Timothy Lu: My name is Timothy Lu. I'm an associate professor at MIT and an associate member of the Broad Institute. My lab and I are interested in working in the field of synthetic biology.
Synthetic biology's an emerging engineering discipline. It's really focused on bringing more powerful techniques for quicker and more accurate engineering and biological systems.
And what's really allowed this field to take off over the last decade or so has been the influx of people who come from pretty nontraditional backgrounds, people like physicists, engineers, nonbiological scientists who are interested in understanding biology and manipulating it.
And on the other hand, there's been a technological advancement in our ability to read and write DNA. And that's given us kind of the raw tools that we need for understanding a biological system and then reprograming it for new functions.
So, there are several examples where synthetic biology has started to make real impacts on human diseases. So, one of the key examples is in the area of diagnostics.
For example, as a Ph.D. student, I engineered these particles known as bacteriophages, which essentially are bacterial viruses that recognize bacterial cells. And what we've done is to turn those bacteriophages into microscopic detectors of the presence of bacteria. That allows us essentially to recognize the presence of pathogens in a variety of different settings, including in food or in clinical settings much more rapidly than we could previously.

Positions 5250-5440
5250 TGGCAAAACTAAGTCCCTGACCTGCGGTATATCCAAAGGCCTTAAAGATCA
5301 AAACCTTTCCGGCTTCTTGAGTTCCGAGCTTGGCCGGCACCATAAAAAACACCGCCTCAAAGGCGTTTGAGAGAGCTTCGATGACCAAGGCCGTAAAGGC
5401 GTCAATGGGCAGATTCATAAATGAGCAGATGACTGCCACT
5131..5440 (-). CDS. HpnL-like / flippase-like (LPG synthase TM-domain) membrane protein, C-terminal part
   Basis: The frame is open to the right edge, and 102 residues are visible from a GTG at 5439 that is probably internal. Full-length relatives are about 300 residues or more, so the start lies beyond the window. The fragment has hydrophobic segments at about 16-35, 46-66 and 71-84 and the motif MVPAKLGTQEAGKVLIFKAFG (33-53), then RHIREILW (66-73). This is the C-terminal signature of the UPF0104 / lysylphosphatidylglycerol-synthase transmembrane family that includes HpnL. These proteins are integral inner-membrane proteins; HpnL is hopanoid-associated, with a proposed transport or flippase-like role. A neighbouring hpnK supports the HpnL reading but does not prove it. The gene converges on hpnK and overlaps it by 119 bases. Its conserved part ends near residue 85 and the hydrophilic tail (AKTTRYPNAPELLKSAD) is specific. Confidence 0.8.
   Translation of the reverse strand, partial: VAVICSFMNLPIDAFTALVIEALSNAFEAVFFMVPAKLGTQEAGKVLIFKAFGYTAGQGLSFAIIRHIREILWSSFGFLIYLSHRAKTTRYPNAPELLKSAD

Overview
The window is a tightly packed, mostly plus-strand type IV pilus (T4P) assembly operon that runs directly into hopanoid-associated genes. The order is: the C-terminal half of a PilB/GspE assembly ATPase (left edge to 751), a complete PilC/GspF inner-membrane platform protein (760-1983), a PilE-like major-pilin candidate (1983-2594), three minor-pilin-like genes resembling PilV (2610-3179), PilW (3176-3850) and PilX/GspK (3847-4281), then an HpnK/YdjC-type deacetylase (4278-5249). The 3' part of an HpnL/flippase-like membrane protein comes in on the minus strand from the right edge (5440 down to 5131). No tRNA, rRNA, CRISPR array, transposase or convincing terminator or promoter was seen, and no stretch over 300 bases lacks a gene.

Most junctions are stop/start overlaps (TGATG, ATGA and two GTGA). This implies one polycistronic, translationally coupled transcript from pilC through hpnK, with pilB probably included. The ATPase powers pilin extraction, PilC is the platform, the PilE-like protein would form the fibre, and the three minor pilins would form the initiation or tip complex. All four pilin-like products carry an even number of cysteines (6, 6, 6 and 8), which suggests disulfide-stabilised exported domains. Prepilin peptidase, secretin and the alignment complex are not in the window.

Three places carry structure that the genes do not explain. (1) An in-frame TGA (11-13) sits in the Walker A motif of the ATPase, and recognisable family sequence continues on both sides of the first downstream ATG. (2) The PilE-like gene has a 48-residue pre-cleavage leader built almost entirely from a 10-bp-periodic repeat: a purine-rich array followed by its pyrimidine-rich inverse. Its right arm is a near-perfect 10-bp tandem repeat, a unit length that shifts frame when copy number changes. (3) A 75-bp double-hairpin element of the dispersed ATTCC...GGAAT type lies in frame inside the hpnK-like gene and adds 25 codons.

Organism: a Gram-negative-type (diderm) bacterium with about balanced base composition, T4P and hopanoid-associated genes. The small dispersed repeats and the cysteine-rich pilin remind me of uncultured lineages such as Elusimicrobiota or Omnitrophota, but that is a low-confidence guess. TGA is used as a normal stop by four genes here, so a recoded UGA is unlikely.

Another example of how synthetic biology can help our understanding of human diseases is through technologies such as gene editing. So, by being able to insert and manipulate the human genetic code, we can create variants of genes and test how those variants link into disease conditions.
There are a variety of projects that we work on that are actually quite intimately related to human disease. So, one example of that is we're quite interested in understanding the human microbiome, which is the collection of bacteria that lives inside of us. And the current techniques for understanding such systems are largely observational. And what we've been doing is to engineer living microbes that can actually go into the gut and into other microbiomes and actually live there and sense and respond to those local environments. And by doing so, we can map out some of the interesting functional properties of the microbiome and how it relates to human health.
The Broad has been an excellent place for us to apply synthetic biology to human diseases. It's a great amalgamation of scientists, engineers, and clinical folks. And that allows us really to take some very basic concepts, rapidly translate that into experiments, and then apply that to applications to human diseases.
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